Flow control using optical sensors

Abstract : Flow control using optical sensors is experimentally investigated. Real-time computation of flow velocity fields is implemented. This novel approach featuring a camera for acquisition and a graphic processor unit (GPU) for processing is presented and detailed. Its validity with regards to speed and precision is investigated. A comprehensive guide to software and hardware optimization is given. We demonstrate that online computation of velocity fields is not only achievable but offers advantages over traditional particle image velocimetry (PIV) setups. It shows great promise not only for flow control but for parametric studies and prototyping also.A hydrodynamic channel is used in all experiments, featuring a backward facing step for separated flow control. Jets are used to provide actuation. A comprehensive parametric study is effected to determine the effects of upstream jet injection. It is shown upstream injection can be very effective at reducing recirculation, corroborating results from the literature.Both open and closed loop control methods are investigated using this setup. Basic control is introduced to ascertain the effectiveness of this optical setup. The recirculation region created in the backward-facing step flow is computed in the vertical symmetry plane and the horizontal plane. We show that the size of this region can be successfully manipulated through set-point adaptive control and gradient based methods.A physically driven control approach is introduced. Previous works have shown successful reduction recirculation reduction can be achieved by periodic actuation at the natural Kelvin-Helmholtz frequency of the shear layer.A method based on vortex detection is introduced to determine this frequency, which is used in a closed loop to ensure the flow is always adequately actuated. Thus showing how recirculation reduction can be achieved through simple and elegant means using optical sensors. Next a feed-forward approach based on ARMAX models is implemented. It was successfully used in simulations to prevent amplification of upstream disturbances by the backward-facing step shear layer. We show how such an approach can be successful in an experimental setting.Higher Reynolds number flows exhibit non-linear behavior which can be difficult to model in a satisfactory manner thus a new approach was attempted dubbed machine learning control and based on genetic programming. A number of random control laws are implemented and rated according to a given cost function. The laws that perform best are bred, mutated or copied to yield a second generation. The process carries on iteratively until cost is minimized. This approach can give surprising insights into effective control laws.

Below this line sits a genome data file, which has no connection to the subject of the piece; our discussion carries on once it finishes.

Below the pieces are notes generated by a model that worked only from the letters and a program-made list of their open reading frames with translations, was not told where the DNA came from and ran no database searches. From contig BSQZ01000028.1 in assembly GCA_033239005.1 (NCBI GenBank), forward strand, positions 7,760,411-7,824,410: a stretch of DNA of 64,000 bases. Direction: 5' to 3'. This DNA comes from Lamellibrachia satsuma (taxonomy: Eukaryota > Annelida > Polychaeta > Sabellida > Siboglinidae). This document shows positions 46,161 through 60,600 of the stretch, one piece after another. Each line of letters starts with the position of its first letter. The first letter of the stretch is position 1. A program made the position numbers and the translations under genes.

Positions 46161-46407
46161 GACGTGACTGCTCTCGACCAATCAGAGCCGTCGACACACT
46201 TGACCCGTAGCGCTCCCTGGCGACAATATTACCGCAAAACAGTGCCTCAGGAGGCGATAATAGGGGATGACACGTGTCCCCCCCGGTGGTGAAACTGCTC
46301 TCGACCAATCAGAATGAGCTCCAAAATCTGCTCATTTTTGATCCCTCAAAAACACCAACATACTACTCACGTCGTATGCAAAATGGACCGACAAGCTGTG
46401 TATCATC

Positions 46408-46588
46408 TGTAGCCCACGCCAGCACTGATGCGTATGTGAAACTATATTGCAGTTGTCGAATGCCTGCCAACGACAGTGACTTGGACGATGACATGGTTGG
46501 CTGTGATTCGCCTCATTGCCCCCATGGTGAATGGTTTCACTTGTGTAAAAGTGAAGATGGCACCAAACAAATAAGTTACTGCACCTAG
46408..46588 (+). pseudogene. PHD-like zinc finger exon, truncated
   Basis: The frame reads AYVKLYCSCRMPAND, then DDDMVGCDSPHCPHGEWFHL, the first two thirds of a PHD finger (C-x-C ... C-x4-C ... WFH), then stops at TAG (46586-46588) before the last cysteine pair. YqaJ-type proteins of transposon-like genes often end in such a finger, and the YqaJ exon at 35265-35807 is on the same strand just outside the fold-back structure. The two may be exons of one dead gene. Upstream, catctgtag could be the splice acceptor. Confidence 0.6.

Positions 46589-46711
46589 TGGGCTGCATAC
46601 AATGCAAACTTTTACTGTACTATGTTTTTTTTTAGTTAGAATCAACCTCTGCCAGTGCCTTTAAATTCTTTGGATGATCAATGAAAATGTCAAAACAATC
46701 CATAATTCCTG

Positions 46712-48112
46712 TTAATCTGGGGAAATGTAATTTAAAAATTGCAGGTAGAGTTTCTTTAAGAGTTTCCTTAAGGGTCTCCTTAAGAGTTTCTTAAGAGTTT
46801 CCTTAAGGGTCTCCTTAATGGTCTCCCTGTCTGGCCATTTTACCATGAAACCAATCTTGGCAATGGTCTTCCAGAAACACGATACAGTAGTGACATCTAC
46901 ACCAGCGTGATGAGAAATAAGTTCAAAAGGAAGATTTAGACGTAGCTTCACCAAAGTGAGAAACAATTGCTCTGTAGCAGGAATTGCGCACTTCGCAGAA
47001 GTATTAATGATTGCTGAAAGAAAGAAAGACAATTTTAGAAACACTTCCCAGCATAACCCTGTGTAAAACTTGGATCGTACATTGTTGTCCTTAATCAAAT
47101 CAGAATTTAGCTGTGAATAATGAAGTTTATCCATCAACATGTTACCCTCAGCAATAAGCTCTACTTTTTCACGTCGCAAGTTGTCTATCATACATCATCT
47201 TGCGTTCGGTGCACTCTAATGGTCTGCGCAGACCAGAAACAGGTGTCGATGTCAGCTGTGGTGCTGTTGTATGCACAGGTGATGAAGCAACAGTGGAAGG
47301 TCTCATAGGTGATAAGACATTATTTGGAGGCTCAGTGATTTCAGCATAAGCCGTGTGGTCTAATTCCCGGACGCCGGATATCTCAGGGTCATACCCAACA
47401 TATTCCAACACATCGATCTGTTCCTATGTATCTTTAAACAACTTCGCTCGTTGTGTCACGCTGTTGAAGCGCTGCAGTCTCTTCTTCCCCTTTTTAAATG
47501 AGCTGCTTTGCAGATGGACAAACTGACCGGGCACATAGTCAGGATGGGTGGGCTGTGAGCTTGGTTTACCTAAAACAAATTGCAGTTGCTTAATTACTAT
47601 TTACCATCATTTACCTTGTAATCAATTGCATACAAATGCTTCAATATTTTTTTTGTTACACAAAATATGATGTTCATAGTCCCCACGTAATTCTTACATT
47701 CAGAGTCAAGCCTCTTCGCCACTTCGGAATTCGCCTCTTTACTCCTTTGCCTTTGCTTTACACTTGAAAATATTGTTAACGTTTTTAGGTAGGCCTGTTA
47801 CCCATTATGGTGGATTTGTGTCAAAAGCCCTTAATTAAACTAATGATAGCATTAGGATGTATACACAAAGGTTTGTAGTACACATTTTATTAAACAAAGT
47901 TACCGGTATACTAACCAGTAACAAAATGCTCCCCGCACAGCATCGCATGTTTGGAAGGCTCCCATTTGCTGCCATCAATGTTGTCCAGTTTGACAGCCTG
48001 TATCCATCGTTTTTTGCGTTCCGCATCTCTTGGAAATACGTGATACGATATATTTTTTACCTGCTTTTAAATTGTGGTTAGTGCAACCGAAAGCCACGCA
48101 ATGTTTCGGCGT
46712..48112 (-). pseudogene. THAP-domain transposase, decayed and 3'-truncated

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Nicolas Gautier. Flow control using optical sensors. Mechanics of the fluids [physics.class-ph]. Université Pierre et Marie Curie - Paris VI, 2014. English. ⟨NNT : 2014PA066640⟩. ⟨tel-01150428⟩

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